LONGMONT — Customers of a former mortgage broker accused of stealing a client’s identity last year are being urged by police to check their credit reports.
A detective investigating the case believes there may be other victims.
Jennifer Riley, 39, was arrested Friday after police say she used the Social Security number of a client to open several credit accounts and rang up $40,000 in credit card debt.
Longmont Detective Darin Marsing said former clients of Riley — who at the time of her arrest was working as a local escrow manager — should check their credit reports immediately for suspicious activity.
“Based on her (method of operation), it’s suspected that there may be other victims,” Marsing said. “She knows how to manage the accounts (to avoid being detected by identity fraud investigators). She could maintain these things indefinitely.”
Riley’s client told police Feb. 15 that her identity had been used to open the accounts, which she had not opened or authorized anyone else to open on her behalf, according to an arrest warrant affidavit.
The woman told police she suspected Riley, whom she had previously used as a loan officer on home purchases and had known for six years.
Riley has a criminal history that includes theft and fraud charges. Colorado court records show some of the theft charges were dropped, and that in 1991, she pleaded guilty to fraud by check and theft of less than $300.
There is no tracking system to keep tabs on mortgage brokers who have been convicted of felonies. And mortgage brokers do not have to be licensed.
“You could open a mortgage company this afternoon,” said Cheryl Dingwell, chair of the Colorado Association of Mortgage Broker’s ethics committee.
Dingwell said few industry safeguards exist to protect consumers. That’s why she and the mortgage brokers association are pushing for a registry and licensing of mortgage brokers, which would help private residents assess which businesses to patronize.
The association has filed an application with the state Department of Regulatory Agencies for a mortgage broker registry that would require background checks and potentially would give consumers a central location to lodge complaints. The state agency is expected to make a recommendation to the Colorado Legislature in October.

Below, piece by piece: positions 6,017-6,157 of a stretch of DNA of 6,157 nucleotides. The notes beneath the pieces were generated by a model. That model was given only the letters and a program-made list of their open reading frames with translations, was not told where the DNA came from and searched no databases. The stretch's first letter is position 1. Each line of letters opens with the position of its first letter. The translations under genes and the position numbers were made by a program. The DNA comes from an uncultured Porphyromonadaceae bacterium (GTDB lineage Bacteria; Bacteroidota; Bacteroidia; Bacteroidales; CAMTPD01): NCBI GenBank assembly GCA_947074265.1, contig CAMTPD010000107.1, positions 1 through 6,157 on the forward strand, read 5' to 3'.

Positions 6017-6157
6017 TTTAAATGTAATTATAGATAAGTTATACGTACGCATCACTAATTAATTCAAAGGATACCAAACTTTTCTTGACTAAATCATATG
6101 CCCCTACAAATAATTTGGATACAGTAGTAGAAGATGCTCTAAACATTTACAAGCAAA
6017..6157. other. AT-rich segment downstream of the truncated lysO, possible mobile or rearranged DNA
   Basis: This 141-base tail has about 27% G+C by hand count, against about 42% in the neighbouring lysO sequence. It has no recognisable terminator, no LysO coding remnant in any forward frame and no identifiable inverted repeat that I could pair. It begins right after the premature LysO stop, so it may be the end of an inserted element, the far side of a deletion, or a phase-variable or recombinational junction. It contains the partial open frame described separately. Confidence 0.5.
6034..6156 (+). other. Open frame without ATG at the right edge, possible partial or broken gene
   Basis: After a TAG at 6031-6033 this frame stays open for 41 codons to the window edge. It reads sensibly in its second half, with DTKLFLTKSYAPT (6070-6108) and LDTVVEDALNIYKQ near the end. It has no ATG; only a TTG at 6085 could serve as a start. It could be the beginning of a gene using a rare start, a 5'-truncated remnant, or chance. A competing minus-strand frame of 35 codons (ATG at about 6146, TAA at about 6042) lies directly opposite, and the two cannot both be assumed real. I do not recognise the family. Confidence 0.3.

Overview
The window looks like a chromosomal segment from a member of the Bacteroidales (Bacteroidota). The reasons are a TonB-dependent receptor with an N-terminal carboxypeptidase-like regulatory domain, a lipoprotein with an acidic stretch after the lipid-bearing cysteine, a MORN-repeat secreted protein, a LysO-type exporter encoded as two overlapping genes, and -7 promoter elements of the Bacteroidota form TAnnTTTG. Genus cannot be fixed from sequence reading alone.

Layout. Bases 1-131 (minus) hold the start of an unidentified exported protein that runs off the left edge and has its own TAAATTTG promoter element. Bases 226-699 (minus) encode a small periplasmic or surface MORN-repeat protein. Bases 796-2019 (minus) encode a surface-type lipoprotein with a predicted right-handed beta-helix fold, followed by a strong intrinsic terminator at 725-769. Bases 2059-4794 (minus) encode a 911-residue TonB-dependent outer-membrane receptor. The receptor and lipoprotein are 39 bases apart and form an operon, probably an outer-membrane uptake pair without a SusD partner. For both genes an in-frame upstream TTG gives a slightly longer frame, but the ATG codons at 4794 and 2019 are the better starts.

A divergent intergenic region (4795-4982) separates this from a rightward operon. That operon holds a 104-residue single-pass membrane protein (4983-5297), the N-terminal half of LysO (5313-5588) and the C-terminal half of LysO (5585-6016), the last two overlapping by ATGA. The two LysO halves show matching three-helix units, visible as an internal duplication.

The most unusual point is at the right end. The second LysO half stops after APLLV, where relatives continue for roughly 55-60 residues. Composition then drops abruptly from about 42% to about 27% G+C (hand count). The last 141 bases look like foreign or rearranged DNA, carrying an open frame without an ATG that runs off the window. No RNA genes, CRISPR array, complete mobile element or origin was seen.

“(Consumers) are giving (brokers) all their account numbers, their credit information,” she said. “Someone could do a lot of damage with that kind of information.”
“It’s up to each and every one of us to check our credit report annually,” he said, noting a person’s credit can be wrecked if identity theft goes unchecked. “I can’t check people’s credit. Only you have the right to check your credit report.”
When she was arrested Friday, Riley was employed as an escrow manager for LandAmerica Commonwealth, a national title company that has an office in Longmont. Officials for the company declined to comment.
Marsing said Tuesday that Riley deposited between $30,000 and $40,000 monthly in her Wells Fargo checking account.
“I don’t know where all of her money has been coming from,” Marsing said, noting that’s one reason he believes Riley may have stolen more than one identity.
During his investigation, Marsing said, he learned that Riley likely would not be making that much money doing the work she was doing.
“That type of a salary is inconceivable,” he said.
“No way is she making that type of money working for a title company.”
Riley previously worked for Wells Fargo Home Mortgage. Officials of that company also would not comment but acknowledged that she was formerly employed by them.
Riley also worked for the now-defunct Inspired Lending and Inspired Home Lending LLC, which are two separate companies.
Eddie Quintana, manager of Inspired Home Lending, stressed that Riley is not accused of loan fraud and that she could have stolen a friend’s identity at any time.
“She could have done that whether she worked at a lending company or not,” he said.
Quintana said he fielded dozens of phone calls Tuesday morning from concerned clients afraid that their private information had been jeopardized.
“Customers are calling wanting to back out of loans,” he said, noting that his company is reviewing all records and will assist any customers with concerns.
“We are small-business owners,” he said.
“We don’t want the repercussions for this. Our company has high integrity.”
Riley could not be reached for comment. She is free after posting her $15,000 bond and is expected in court May 26.
Jenn Ooton can be reached at
303-684-5295, or by e-mail at email@example.com.